Kern County received what may have been the ideal corporate endorsement Friday as Caterpillar Inc. -- no small player in the farms and mining operations of the Central Valley -- dedicated a 46-acre, $50 million parts distribution center near the foot of the Grapevine.
Taking a page from Kern's own economic development strategy, company managers praised the responsiveness of county government, the reliability of the local workforce and, perhaps best of all, Tejon Ranch's strategic, central location for western U.S. distribution work.
Meanwhile, local, state and federal officials reciprocated in a well-attended mid-day ceremony by putting Caterpillar in an almost mythical light, lauding its product quality and wisdom for choosing to build the warehouse in Kern.
One of several politicians on hand, Sen. Jean Fuller, R-Bakersfield, told Friday's audience that her husband, a nearby farmer and rancher, had never really appreciated her line of work until he heard she was going to present Caterpillar with an official state certificate of recognition.
"Finally you've accomplished something," Fuller recalled her husband saying.
Said Rep. Kevin McCarthy, R-Bakersfield, "When Caterpillar sales grow, that means the nation is growing."
The 400,000-square-foot distribution warehouse accepted its first product delivery in August and sent out its first shipment in October. It employs about 150 people, some of whom work for an outside employment agency.
The project is part of Caterpillar's plans for a $2 billion global upgrade of its parts and distribution network over the next few years.
Late last year the company closed smaller distribution centers in Hayward and Ontario, replacing them with the new facility near the intersection of Interstate 5 and Highway 99. The company said its new California Distribution Center will stock about 6 percent more part numbers than the two closed warehouses combined were capable of stocking.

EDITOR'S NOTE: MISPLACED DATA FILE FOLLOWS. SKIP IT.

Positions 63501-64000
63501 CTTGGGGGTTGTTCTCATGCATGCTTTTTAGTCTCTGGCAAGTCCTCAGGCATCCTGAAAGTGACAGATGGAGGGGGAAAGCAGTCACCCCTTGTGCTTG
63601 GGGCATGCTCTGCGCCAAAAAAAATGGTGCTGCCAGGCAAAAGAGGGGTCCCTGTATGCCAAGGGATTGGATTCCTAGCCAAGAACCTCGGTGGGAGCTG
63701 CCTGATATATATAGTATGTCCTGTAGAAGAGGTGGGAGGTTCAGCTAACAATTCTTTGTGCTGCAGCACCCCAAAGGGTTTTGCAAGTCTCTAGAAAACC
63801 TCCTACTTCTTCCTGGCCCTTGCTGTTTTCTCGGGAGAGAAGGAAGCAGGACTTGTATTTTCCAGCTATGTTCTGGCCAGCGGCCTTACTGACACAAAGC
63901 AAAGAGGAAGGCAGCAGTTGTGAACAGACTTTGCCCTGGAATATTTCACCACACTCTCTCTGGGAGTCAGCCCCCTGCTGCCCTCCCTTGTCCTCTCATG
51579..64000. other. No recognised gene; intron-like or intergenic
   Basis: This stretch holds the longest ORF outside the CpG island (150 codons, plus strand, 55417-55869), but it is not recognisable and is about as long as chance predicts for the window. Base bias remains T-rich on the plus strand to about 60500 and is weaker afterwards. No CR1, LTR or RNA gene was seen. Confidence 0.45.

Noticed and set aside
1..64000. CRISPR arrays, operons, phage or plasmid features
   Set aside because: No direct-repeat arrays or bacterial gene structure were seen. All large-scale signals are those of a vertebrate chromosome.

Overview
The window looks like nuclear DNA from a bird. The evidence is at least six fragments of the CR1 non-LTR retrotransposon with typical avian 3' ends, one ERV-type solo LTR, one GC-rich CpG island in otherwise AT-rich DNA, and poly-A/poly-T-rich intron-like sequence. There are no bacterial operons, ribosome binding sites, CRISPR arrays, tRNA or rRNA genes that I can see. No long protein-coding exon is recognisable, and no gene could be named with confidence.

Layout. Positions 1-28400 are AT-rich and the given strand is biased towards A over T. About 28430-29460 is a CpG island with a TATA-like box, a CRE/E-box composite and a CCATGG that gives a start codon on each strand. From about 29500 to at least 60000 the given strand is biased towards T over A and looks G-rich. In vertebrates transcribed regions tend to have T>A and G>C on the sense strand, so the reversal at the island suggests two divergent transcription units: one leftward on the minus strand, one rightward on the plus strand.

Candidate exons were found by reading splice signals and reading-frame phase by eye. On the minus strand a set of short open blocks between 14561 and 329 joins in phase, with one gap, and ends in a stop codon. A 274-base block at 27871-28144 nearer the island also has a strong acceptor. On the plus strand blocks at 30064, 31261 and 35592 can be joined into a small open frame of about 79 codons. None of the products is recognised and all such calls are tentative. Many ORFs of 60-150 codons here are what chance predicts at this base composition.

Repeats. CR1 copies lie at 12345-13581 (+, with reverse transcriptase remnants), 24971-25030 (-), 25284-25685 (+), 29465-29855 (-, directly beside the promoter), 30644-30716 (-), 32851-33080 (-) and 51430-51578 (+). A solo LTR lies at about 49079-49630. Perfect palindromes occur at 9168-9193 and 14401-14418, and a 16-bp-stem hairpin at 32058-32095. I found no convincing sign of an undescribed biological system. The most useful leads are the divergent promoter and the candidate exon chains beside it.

The warehouse serves dealers across California, Arizona, Nevada and parts of Mexico.
Attracting Caterpillar was a landmark success for Tejon Ranch Co., the Lebec-based agribusiness and real estate development company whose surrounding Tejon Ranch Commerce Center boasts tenants such as Ikea, Famous Footwear and Dollar General.
Tejon's president and CEO, Bob Stine, said more than 1,500 people already work at the center "and there is more to come."
The building itself is but the latest state-of-the-art distribution center to be built in Kern County.
It features a computer lab for training employees, 11 truck docks and a 25-ton hoist for unloading large engines and other equipment from delivery truck beds. Company officials pointed out that it has room next door for an additional 350,000 square feet of warehouse space, plus up to 100,000 square feet for outdoor storage.
Near the end of Friday's dedication ceremony, Caterpillar Vice President Steve Larson spoke straight to the bottom line.
"You dealers, let's start selling some parts. We've got a lot of them over there in the corner," he said to laughs.